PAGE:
At the “Complex” level, it is not possible to firmly nail cause-and-effect relationships. The situation is dynamic and uncertain, and this is exacerbated by spotty and incomplete information. Price points, strategies, and projections are in flux. Often business situations are dynamic. New players may enter the field, an unexpected shortage may take place, and customer tastes and expectations will evolve.
Because of this, leaders (and the people around them), should give themselves slack when deciding on things of this nature.
The best approach in this level of complexity, according to the Cynefin Framework, is one of “experimentation.” The reality is, nobody is certain about what will happen should such and such actions be taken. Leaders should put themselves in a situation where failures are not fatal…only feedback.
The first step in the action chain is “probing”—getting as much rich information as available, getting feedback, listening to the situation and letting it “talk.”
Decision-makers often fail to appreciate the richness of a problem and categorize it as “Simple” or “Complicated” when it is actually “Complex.” Then they get deflated or angry when their expectations are not met or when the issues don’t get resolved.
At this level, iterations are not a luxury. They are the only way to deal with such a level of complexity.
If a business or its transactions are set up so that so much damage can be had from a single wrong decision, then that might be a reason why so many business ventures fail.
A business must be able to roll with the punches—learn from feedback and get better from mistakes. Leaders should be too as well.
Action chain: Act-Sense-Respond
Chaotic problems are characterized by extreme uncertainty. Examples are natural disasters like hurricanes, earthquakes and volcanic eruptions that cover a wide area and affect significant numbers of people.
In moments of crisis and chaos, one needs to act decisively and proactively in order to create some semblance of order. There’s just no time to engage in and listen to feedback. Leaders act and try to create order in the midst of chaos. After doing so, when the situation has calmed down, only then can they assess the situation, ask for feedback and respond appropriately. But while the fire is burning, decisive action and not democratic consensus are needed.
In these rare moments, people are more accepting of autocratic rule. During the 9/11 attacks, Mayor Giuliani of New York was given temporary emergency powers in order to respond to the once-in-a-lifetime situation. He wielded these extra powers, like issuing directives and orders in response and recovery efforts, and was praised widely for his actions.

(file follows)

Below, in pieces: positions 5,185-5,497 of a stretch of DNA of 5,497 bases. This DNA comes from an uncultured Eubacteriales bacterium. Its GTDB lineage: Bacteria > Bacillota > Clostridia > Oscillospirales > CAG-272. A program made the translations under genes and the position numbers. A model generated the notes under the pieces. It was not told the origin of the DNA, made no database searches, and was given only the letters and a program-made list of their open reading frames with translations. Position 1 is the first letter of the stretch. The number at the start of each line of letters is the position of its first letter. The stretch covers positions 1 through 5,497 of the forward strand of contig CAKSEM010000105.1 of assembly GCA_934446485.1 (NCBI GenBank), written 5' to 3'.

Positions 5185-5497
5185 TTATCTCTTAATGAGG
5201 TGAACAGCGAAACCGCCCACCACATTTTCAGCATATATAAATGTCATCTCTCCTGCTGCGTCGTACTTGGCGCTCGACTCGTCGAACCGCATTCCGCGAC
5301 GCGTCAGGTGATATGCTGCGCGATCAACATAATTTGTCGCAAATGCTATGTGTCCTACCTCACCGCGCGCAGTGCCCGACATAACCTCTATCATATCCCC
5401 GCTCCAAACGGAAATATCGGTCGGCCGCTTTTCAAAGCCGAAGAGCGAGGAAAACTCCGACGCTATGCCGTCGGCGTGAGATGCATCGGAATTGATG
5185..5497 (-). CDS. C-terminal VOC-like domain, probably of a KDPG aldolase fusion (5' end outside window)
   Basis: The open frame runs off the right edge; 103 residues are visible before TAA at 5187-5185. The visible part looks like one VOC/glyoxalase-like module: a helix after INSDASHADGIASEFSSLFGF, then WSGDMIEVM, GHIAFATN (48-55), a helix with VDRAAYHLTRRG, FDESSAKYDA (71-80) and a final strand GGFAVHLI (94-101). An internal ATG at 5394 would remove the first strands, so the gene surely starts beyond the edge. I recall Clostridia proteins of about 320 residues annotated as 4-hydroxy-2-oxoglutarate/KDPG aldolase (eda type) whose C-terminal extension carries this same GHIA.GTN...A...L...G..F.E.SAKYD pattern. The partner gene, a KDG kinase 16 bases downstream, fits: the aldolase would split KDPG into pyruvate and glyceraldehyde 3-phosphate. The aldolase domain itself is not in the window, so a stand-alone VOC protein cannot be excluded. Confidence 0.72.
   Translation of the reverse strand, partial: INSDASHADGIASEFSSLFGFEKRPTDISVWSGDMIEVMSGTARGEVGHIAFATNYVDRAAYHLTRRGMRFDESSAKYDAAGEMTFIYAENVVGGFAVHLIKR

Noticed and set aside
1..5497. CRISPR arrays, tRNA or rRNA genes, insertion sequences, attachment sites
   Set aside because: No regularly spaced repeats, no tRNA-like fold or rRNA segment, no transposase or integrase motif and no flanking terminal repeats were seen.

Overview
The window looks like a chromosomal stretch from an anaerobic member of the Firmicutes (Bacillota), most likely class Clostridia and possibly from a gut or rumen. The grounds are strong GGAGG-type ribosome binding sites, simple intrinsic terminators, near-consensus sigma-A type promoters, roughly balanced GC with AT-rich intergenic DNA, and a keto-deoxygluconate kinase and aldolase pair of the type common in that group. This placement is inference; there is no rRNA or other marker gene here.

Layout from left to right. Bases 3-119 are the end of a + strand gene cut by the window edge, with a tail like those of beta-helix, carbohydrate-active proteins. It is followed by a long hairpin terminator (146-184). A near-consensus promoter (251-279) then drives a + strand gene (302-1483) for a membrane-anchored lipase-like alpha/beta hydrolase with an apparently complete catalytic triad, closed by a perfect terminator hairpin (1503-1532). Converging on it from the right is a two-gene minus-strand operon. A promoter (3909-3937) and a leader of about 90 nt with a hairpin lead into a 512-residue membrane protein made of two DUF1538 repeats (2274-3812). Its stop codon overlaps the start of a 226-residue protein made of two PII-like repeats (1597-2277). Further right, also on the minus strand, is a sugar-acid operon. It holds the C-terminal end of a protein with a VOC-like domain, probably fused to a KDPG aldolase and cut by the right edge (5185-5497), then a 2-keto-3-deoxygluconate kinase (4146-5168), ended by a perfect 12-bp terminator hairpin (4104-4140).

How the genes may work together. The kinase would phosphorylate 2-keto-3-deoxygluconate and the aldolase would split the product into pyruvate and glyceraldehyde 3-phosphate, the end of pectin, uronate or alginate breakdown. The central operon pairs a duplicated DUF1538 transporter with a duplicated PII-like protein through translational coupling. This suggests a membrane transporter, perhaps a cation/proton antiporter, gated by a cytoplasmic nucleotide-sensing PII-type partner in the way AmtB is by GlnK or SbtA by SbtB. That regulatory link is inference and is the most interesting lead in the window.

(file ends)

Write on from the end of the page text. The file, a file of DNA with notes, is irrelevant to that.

The same tact, at any other time, will yield questions and resistance.
Times of chaos is when business leaders’ mettle is tried and tested. When such times arise, the leader also rises to the occasion.
Action chain: Assess-Categorize-Act
“Disorder” is at the extreme pole of complexity. There isn’t necessarily an emergency at hand, but things are extremely chancy and multiple unknowns rule the day.
In a disorder problem, there’s no virtue in acting swiftly, because unlike in chaos (like in a raging fire), beneficial actions are not readily deducible from the situation. The effort will be wasted by acting for acting’s sake.
According to the Cynefin Framework, assessment is the first course of action for leaders. Seek as much data as available, listen to the input of experts and use the different tools of analysis available. Only then can the situation be categorized and reasoned actions be taken.
Say, a company suddenly experiences a significant decline in customer satisfaction. There’s no apparent reason for this because the company has maintained product quality, there was no new entrant to the industry that changed expectations, and customer service quality was at an all-time high.
This is an example of disorder and confusion and leaders must assess the situation in order to look at data or hash the different theories the experts might have.
And that’s the Cynefin Framework for you folks! It’s a great tool in decision-making. It’ll help business leaders simplify the different kinds of complexity they may face in their jobs.